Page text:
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Ethnic fragmentation and political instability in post-colonial Uganda : understanding the contribution of colonial rule to the plights of the Acholi people in Northern Uganda

Tornberg, Hannes LU (2013) MRSK30 20122
Human Rights Studies
Abstract
Uganda, along with a number of other African states, is a state struggling with the task of bringing together a vast range of ethnic minority groups into one nation-state decided by geographical borders drawn by colonial masters Britain during imperialism. The effects of these colonial decisions and policies are widely known to having plagued the native population during the course of history. This paper, however, attempts to locate the connections between the colonial rule of the British in Uganda and the plights of the Acholi people, one of the ethnic minority groups that is marginalized in contemporary Ugandan community.

The Acholi people is primarily indigenous to the northern parts of Uganda, an area which for many years has been... (More)
Uganda, along with a number of other African states, is a state struggling with the task of bringing together a vast range of ethnic minority groups into one nation-state decided by geographical borders drawn by colonial masters Britain during imperialism. The effects of these colonial decisions and policies are widely known to having plagued the native population during the course of history. This paper, however, attempts to locate the connections between the colonial rule of the British in Uganda and the plights of the Acholi people, one of the ethnic minority groups that is marginalized in contemporary Ugandan community.

The Acholi people is primarily indigenous to the northern parts of Uganda, an area which for many years has been plagued by a violent civil war conducted by, on the one hand, crude government forces and, on the other hand, the rebel organization the Lord’s Resistance Army (LRA). The Uganda vs. LRA conflict has put the Acholi people in a vulnerable position and support from the government of Uganda seems lacking. The purpose of this paper is two-fold and firstly aimed at understanding the underlying structures that generate this ethnic fragmentation and the ways in which these affect the situation of ethnic minorities in Uganda. It does so by examining a report by Human Rights Watch, “Uprooted and Forgotten: Impunity and Human Rights Abuses in Northern Uganda”. It then proceeds to explore plausible connections between the colonial rule of Britain and the plights of the Acholi people by using a theoretical framework consisting of prior studies of colonial heritage and post-colonial development. This paper shows a perspective on ethnic marginalization that is rooted in colonial heritage and can thus be an integral part of understanding the complex notion that is the post-colonial African state. (Less)
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author
Tornberg, Hannes LU
supervisor
organization
course
MRSK30 20122
year
type
M2 - Bachelor Degree
subject
keywords
political instability, marginalization, Human Rights Watch, ethnicity, ethnic fragmentation, colonialism, Acholi, Africa, post-colonial, Uganda, mänskliga rättigheter
language
English
id
3357725
date added to LUP
2013-02-26 11:20:48
date last changed
2014-09-04 08:27:39
@misc{3357725,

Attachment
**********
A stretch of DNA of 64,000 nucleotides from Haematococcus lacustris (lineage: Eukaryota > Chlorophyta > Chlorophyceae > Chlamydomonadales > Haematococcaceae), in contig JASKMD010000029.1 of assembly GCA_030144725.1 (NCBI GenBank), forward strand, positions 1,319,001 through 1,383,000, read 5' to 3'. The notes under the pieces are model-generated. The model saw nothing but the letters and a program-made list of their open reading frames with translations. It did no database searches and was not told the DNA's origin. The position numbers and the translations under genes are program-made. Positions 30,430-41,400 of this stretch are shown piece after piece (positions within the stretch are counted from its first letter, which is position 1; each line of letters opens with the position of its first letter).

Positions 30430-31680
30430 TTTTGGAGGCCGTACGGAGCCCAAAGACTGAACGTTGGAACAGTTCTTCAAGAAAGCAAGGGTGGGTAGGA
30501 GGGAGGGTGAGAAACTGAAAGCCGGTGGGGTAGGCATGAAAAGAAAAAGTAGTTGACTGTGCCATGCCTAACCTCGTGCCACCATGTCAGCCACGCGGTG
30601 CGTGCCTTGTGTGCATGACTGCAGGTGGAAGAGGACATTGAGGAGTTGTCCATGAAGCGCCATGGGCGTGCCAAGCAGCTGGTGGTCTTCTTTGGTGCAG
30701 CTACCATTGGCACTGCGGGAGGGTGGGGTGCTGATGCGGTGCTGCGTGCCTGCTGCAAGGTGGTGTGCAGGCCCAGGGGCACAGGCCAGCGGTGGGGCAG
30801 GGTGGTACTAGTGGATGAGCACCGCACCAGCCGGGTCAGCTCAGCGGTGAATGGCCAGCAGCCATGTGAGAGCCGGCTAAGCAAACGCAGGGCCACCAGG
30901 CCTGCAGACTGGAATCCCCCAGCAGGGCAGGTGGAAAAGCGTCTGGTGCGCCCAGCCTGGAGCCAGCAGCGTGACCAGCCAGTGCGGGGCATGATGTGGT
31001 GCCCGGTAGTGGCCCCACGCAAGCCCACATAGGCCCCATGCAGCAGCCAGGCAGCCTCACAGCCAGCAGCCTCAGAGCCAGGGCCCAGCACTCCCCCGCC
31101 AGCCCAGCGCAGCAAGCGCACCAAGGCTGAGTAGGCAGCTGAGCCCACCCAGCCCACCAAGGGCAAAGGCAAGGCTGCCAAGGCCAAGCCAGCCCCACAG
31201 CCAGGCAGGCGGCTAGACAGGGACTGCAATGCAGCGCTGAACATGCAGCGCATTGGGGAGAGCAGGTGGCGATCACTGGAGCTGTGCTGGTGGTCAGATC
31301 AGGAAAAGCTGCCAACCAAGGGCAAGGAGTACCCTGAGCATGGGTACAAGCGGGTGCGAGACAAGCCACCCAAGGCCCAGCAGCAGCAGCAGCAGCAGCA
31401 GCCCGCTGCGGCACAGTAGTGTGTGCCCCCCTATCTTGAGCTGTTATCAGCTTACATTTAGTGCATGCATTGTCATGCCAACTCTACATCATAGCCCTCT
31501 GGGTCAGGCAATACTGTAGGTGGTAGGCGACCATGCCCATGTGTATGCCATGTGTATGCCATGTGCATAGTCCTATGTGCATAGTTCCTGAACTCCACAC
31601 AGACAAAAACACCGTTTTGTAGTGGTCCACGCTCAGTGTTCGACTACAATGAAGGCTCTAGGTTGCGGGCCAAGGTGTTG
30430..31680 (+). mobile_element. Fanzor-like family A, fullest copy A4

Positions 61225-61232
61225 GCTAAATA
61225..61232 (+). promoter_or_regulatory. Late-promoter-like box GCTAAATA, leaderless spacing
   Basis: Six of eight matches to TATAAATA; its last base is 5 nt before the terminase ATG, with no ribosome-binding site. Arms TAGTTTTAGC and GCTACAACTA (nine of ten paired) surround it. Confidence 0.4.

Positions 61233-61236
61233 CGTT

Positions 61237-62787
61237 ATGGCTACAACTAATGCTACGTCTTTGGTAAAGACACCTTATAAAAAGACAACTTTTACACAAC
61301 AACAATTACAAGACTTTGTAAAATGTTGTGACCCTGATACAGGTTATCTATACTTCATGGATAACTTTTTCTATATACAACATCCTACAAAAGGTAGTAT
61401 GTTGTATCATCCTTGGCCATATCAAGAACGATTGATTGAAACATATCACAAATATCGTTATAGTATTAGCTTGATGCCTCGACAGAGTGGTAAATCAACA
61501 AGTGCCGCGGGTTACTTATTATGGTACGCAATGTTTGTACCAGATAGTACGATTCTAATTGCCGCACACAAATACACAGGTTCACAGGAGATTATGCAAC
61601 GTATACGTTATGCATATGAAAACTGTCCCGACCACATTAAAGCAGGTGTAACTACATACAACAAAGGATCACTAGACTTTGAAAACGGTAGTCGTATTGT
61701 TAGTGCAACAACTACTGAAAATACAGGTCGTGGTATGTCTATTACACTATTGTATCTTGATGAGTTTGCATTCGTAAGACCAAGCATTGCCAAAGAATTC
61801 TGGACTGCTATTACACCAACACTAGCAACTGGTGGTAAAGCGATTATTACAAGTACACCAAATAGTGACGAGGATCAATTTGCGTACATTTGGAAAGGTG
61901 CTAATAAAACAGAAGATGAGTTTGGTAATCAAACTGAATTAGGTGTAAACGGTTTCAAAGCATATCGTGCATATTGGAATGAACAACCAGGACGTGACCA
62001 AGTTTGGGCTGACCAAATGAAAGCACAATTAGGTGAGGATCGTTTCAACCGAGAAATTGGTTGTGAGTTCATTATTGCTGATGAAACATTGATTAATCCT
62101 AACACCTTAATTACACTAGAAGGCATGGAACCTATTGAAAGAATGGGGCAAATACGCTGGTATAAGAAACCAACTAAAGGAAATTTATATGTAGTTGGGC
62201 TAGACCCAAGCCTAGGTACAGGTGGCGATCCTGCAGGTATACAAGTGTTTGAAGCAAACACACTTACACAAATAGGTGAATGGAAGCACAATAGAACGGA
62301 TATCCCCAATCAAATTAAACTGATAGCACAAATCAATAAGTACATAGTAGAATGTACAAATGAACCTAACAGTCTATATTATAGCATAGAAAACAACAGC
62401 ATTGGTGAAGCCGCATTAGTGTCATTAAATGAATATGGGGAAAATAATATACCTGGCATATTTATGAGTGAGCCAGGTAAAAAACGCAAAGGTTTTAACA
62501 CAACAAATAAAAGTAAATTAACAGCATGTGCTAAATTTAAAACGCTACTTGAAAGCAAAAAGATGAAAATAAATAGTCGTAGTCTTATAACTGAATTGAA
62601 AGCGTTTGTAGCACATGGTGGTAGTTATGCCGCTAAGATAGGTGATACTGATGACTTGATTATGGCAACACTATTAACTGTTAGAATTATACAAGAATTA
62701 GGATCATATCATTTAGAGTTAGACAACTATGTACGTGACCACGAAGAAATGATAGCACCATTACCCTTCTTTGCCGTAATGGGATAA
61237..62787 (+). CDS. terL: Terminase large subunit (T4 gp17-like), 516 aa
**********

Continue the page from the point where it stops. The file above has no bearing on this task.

abstract     = {Uganda, along with a number of other African states, is a state struggling with the task of bringing together a vast range of ethnic minority groups into one nation-state decided by geographical borders drawn by colonial masters Britain during imperialism. The effects of these colonial decisions and policies are widely known to having plagued the native population during the course of history. This paper, however, attempts to locate the connections between the colonial rule of the British in Uganda and the plights of the Acholi people, one of the ethnic minority groups that is marginalized in contemporary Ugandan community. 

The Acholi people is primarily indigenous to the northern parts of Uganda, an area which for many years has been plagued by a violent civil war conducted by, on the one hand, crude government forces and, on the other hand, the rebel organization the Lord’s Resistance Army (LRA). The Uganda vs. LRA conflict has put the Acholi people in a vulnerable position and support from the government of Uganda seems lacking. The purpose of this paper is two-fold and firstly aimed at understanding the underlying structures that generate this ethnic fragmentation and the ways in which these affect the situation of ethnic minorities in Uganda. It does so by examining a report by Human Rights Watch, “Uprooted and Forgotten: Impunity and Human Rights Abuses in Northern Uganda”. It then proceeds to explore plausible connections between the colonial rule of Britain and the plights of the Acholi people by using a theoretical framework consisting of prior studies of colonial heritage and post-colonial development. This paper shows a perspective on ethnic marginalization that is rooted in colonial heritage and can thus be an integral part of understanding the complex notion that is the post-colonial African state.},
  author       = {Tornberg, Hannes},
  keyword      = {political instability,marginalization,Human Rights Watch,ethnicity,ethnic fragmentation,colonialism,Acholi,Africa,post-colonial,Uganda,mänskliga rättigheter},
  language     = {eng},
  note         = {Student Paper},
  title        = {Ethnic fragmentation and political instability in post-colonial Uganda : understanding the contribution of colonial rule to the plights of the Acholi people in Northern Uganda},
  year         = {2013},
}